Brad Udall: You know, what's fascinating to me is Adrian and I, in some ways had a similar path. I actually have two years of my life spent in the bottom of the Grand Canyon as a river guide. That's 45 two week-long trips down there that I did through college when I was studying engineering. And then later as well, whenever I could convince an employer that it was really important for me to go do another trip.
Yeah. I studied engineering as an undergraduate and ran a consulting firm and was part of a consulting firm here in Boulder for almost 10 years. Went and did some work in the NGO world actually ran a land trust for a few years. Very untypical, frankly, that's also been very useful to me in my career path.
Just understanding why and how ranchers use water in the American West. In 2003, I was actually hired by the University of Colorado to run the NOAA-RISA, Regional Integrated and Sciences Assessment program, they're called the Western Water Assessment. And it was at that point in time that I actually was able to connect the climate part of this into the hydrology part, which I'd previously done.
And since that time I've, I spent 10 years at the University of Colorado, a year at their law school running their environmental program there and then moved up to Colorado State University in 2013 where I've been since. And I'll tell you it's been a pleasure to be in this field. It's, there are great people working in it.
There there's to my mind, no more pressing topic than water resources in the American West and climate change and what we're going to do about it.
Emile Elias: So Brad, your response really ties into my next question so well, because you hit on recreation, you talked a bit about agriculture and ranchers and, and law and land trusts.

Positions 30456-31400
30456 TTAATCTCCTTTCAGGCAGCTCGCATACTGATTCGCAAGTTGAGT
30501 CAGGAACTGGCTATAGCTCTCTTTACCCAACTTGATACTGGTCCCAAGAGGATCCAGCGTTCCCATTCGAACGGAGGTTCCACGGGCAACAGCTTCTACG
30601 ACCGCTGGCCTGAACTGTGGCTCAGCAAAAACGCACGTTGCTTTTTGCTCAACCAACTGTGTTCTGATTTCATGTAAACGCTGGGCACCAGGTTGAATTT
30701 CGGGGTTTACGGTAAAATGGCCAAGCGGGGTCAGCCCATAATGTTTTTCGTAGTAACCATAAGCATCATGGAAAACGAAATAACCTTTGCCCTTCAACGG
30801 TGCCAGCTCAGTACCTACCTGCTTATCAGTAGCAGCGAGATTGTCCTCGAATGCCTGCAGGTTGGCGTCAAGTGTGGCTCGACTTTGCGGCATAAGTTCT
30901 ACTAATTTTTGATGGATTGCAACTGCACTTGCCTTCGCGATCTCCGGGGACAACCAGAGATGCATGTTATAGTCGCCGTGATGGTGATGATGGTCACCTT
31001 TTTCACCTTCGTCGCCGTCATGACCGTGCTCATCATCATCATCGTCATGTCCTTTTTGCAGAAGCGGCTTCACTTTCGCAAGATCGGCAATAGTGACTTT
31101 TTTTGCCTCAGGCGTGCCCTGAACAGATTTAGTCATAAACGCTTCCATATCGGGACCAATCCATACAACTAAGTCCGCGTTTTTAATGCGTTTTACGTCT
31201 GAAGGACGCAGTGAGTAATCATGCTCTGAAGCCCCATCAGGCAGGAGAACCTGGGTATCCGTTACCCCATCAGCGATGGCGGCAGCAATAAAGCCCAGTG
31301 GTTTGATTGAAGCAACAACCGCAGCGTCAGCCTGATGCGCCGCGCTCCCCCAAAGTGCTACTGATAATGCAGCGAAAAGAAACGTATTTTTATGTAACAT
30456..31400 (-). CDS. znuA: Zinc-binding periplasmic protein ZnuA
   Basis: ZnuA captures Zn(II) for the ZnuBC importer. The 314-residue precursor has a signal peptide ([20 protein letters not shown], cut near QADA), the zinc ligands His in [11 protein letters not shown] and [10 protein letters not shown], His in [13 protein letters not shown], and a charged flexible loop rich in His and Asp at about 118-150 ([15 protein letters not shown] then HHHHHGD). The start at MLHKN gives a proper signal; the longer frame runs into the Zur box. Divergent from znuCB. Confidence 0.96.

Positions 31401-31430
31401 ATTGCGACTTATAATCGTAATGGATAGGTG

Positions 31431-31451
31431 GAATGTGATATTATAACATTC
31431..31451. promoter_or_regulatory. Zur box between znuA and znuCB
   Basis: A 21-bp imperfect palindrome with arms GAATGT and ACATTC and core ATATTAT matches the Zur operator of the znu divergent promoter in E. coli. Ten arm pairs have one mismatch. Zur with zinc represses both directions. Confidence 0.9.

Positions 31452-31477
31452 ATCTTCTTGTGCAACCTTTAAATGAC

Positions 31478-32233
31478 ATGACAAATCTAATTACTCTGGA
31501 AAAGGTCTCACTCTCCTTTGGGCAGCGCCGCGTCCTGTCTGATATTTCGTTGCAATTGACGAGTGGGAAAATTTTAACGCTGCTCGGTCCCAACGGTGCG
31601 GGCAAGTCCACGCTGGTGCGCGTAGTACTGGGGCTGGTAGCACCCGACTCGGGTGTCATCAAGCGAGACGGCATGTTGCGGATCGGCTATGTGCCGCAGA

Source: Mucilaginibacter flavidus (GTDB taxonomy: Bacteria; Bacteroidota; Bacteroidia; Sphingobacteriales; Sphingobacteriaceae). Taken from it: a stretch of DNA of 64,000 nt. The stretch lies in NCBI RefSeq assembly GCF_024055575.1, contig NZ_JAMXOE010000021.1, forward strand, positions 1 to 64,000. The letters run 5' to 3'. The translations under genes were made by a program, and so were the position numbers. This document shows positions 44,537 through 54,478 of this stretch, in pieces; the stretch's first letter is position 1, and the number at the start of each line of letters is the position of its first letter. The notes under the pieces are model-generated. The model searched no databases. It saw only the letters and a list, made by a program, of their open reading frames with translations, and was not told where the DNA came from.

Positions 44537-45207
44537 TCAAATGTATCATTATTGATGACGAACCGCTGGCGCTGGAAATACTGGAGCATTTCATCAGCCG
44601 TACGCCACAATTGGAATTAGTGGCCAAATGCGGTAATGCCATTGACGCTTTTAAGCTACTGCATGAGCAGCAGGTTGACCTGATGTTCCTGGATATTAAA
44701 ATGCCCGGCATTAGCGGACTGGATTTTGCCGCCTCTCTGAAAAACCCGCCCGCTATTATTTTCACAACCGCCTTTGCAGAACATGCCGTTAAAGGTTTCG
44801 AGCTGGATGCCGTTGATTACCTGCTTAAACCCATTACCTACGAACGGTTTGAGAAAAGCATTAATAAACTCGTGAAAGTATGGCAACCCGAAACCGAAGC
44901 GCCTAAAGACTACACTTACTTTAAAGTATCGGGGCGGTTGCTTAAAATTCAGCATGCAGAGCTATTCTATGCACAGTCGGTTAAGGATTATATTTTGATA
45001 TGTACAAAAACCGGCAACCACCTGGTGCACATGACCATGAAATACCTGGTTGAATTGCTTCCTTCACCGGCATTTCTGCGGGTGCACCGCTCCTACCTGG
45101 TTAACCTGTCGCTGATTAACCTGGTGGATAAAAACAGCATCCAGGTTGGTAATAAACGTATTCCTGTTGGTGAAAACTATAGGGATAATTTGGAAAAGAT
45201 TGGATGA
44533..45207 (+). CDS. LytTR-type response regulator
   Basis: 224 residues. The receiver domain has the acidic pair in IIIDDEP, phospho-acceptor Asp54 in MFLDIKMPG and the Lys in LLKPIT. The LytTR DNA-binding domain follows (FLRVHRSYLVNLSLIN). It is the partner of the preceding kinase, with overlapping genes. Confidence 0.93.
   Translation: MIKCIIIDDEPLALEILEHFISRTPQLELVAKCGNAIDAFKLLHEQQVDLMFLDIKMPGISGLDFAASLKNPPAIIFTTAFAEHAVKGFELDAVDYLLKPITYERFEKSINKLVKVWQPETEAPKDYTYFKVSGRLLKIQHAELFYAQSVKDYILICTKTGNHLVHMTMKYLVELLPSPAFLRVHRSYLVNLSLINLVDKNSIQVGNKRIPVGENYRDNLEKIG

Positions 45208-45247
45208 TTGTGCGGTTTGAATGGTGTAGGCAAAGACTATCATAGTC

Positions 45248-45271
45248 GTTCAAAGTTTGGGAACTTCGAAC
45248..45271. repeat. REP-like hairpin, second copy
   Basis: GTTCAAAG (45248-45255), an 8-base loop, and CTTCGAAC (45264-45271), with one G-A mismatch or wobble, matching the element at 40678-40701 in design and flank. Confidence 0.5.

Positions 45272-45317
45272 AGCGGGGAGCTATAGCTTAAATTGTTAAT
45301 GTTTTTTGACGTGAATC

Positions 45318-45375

And so my question really is ties into that. And that's, what are some of the implications of your research for Southwestern ecosystems and communities? And of course they're tied together.
Brad Udall: Yeah, huge, huge question, Emile. And I'll tie back into Adrian's answer a little bit about, this new evaporative load that we're all experiencing.
Right? And so Overpeck and I, and others have talked about this increase in evaporation in all its forms because of these warmer temperatures, any given day is likely to be warmer. Throughout the year we have a longer warm season. The atmosphere now holds more moisture as it warms 7% per degree Celsius, roughly.
So there's a bigger suck above our head to try and draw water out of natural systems in the Colorado river system and many systems, in the American West, something like 80% of what falls from the sky actually ends up going back up to the sky through direct evaporation and through plant transpiration, and many scientists are now saying what's going on in the American West isn't a drought, because the drought implies we'll go back to non drought and we need another term for it. If it's not a drought, what is it? That term is a mouthful, it's a term called aridification. So this drying and warming of the land surface, and I'm less capable of talking about what happens to ecosystems, but more about communities.
Because my work around the Colorado river gets into lots of where this water goes and, very clearly, we're going to get used to using less water. We have to, if these projections are anywhere near close to being right, these river systems are going to have less water in them. Currently in the Colorado River supply and demand are balanced.
And if supply goes down, guess what? Demand has nothing to do, but to follow that decrease in supply. So, I mean the implications and ramifications of this are going to get felt throughout Arizona, for example. In the Colorado River system has now been in what are called Tier Zero shortages for the last two years.